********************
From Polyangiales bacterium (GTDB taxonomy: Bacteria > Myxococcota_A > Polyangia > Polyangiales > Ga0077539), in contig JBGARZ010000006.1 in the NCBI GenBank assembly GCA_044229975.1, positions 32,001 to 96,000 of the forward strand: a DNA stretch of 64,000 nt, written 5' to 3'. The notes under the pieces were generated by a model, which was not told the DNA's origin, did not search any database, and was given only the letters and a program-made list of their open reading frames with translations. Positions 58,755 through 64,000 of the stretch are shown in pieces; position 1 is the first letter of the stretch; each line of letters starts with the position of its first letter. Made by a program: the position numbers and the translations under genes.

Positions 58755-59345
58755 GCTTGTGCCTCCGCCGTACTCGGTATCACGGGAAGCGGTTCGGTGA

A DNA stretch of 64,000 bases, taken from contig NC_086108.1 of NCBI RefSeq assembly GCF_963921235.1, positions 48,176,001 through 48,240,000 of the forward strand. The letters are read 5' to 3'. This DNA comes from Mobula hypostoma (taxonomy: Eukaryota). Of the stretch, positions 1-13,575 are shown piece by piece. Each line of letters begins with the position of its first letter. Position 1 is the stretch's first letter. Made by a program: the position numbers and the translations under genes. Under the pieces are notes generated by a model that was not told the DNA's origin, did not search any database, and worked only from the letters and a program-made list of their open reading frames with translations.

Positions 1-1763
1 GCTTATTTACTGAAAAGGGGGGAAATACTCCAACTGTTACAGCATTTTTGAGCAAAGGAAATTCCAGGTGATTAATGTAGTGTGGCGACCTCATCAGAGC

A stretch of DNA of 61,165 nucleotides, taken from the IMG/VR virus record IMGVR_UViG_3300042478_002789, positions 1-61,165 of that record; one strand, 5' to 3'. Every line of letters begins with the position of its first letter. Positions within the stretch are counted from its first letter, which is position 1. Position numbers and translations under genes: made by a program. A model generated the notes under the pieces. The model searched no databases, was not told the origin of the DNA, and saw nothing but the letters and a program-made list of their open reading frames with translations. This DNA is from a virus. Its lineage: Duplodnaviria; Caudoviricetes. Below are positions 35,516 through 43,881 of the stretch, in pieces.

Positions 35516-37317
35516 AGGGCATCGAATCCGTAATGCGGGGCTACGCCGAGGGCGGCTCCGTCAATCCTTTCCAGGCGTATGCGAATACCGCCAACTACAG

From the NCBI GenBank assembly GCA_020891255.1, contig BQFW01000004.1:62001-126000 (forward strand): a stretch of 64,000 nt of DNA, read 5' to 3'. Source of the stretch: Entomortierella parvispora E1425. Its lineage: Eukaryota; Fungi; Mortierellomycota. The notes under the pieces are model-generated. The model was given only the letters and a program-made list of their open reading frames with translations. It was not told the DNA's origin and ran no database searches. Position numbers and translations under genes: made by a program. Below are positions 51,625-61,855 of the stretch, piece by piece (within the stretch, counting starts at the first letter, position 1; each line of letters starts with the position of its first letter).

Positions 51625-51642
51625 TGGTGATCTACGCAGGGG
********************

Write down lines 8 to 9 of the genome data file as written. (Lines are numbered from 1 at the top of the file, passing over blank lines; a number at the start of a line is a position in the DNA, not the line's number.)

Positions 35516-37317
35516 AGGGCATCGAATCCGTAATGCGGGGCTACGCCGAGGGCGGCTCCGTCAATCCTTTCCAGGCGTATGCGAATACCGCCAACTACAG